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Climate Adaptation Science Centers

From wildfires to sea-level rise, climate change creates evolving challenges for ecosystems across the Nation. The USGS National and Regional Climate Adaptation Science Centers (CASCs) is a partnership-driven program that teams scientists with natural and cultural resource managers and local communities to help fish, wildlife, water, land, and people adapt to a changing climate.



Data Spotlight: Improving Ecological Projections of Wildlife and Landscapes for Natural Resource Managers


They Do That, Too? Relatable Experiences for Mommas (and Momma-figures) of All Species


Earth Day Climate Change Puzzle & USGS Climate Science Solutions


Ungulate migration in a changing climate—An initial assessment of climate impacts, management priorities, and science needs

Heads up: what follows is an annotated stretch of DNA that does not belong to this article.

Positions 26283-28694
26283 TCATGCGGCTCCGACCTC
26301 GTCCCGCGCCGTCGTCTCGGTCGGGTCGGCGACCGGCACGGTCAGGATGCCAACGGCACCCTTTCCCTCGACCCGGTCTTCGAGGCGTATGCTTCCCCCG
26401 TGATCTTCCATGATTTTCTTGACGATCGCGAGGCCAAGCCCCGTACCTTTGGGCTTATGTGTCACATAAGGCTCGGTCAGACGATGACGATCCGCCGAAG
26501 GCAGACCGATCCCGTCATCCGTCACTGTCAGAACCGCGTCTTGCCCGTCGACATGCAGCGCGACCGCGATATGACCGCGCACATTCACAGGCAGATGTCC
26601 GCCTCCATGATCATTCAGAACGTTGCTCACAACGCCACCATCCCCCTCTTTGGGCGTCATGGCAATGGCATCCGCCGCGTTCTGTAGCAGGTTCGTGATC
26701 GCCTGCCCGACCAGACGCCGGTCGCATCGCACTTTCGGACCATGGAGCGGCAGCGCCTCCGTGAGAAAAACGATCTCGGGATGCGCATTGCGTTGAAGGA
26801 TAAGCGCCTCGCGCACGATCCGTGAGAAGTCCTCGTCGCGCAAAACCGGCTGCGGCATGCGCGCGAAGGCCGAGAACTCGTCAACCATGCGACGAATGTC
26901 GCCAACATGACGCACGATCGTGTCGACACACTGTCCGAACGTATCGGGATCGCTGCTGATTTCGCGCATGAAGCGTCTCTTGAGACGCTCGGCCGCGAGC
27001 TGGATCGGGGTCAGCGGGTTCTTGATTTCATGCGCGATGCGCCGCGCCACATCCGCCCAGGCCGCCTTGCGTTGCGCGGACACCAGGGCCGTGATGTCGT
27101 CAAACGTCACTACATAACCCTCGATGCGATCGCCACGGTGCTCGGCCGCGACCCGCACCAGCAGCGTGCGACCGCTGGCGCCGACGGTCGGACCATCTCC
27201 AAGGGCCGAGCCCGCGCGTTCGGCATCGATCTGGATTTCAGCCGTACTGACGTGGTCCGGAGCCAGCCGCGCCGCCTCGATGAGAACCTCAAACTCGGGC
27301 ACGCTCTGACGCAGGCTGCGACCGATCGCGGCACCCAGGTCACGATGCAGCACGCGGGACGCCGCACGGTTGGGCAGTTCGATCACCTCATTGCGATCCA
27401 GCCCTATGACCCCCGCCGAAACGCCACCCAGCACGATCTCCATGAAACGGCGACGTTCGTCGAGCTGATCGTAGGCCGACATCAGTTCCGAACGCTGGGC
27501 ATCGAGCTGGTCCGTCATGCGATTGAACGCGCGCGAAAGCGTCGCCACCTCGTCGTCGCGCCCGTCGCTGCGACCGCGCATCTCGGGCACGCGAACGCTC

Executive SummaryMigratory behavior among ungulates in the Western United States occurs in response to changing forage quality and quantity, weather patterns, and predation risk. As snow melts and vegetation green-up begins in late spring and early summer, many migratory ungulates leave their winter range and move to higher elevation summer ranges to access high-quality forage and areas with veget

Pre-breeding foraging ecology of three tern species nesting in the Gulf of Maine

A variety of seabird species migrate annually from wintering grounds in the Southern Hemisphere to the Gulf of Maine, USA to breed and raise their young. Post-migration, adult seabirds depend on the spatio-temporal match of reliable food resources to replenish energy reserves before breeding. However, the conditions during this critical window of time are becoming increasingly uncertain given the

Phenological variation in spring migration timing of adult alewife (Alosa pseudoharengus) in coastal Massachusetts

The timing of biological events in plants and animals, such as migration and reproduction, is shifting due to climate change. Anadromous fishes are particularly susceptible to these shifts as they are subject to strong seasonal cycles when transitioning between marine and freshwater habitats to spawn. We used linear models to determine the extent of phenological shifts in adult Alewife Alosa pseud